"Home energy use accounts for 16 percent of the United States' greenhouse gas emissions.
Despite the EPA's gains, some 99 percent of American houses are 'sick' -- damp, drafty, dusty, noisy and expensive to heat and cool -- and 'could be made at least 30 percent more energy-efficient with highly cost-effective, tried-and-true energy-efficiency improvements,' according to Rashkin.
The Energy Star program won't solve this. Energy Star is meant to reflect the cream of the housing stock, and thus, program officers say, will always represent a minority of American homes.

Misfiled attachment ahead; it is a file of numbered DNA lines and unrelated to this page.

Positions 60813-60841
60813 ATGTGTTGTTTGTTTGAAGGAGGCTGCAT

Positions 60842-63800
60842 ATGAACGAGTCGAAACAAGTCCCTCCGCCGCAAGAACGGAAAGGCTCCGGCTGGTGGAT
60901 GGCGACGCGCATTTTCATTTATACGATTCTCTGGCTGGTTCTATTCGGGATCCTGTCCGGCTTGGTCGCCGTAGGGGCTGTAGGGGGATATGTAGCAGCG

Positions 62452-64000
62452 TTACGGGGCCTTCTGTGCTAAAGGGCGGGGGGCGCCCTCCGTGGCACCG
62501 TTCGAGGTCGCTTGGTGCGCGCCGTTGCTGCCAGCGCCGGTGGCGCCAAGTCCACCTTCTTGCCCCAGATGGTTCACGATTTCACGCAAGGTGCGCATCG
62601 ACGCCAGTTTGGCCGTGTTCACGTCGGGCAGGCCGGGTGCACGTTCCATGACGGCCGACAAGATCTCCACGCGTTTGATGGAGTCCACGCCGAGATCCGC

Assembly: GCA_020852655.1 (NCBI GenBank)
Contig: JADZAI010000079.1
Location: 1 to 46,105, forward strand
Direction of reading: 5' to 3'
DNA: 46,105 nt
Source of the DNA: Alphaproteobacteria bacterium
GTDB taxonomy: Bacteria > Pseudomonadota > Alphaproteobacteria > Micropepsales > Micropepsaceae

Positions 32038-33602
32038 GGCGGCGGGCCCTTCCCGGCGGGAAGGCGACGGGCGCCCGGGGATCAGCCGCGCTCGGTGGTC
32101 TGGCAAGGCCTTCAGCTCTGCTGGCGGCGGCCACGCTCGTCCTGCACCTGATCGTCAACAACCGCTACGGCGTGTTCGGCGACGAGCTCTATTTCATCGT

Experts say economics and regulations are the root of the problem: Mortgages are structured in ways that fail to recognize efficiency's benefits, while a patchwork of inconsistent and ill-enforced energy codes provides conflicting signals to industry.
Meanwhile consumers remain largely unaware of efficiency's advantages, advocates say, thereby bypassing an easy target for considerable cuts in national carbon emissions."
Andrew McGlashen reports for the Daily Climate January 25, 2010.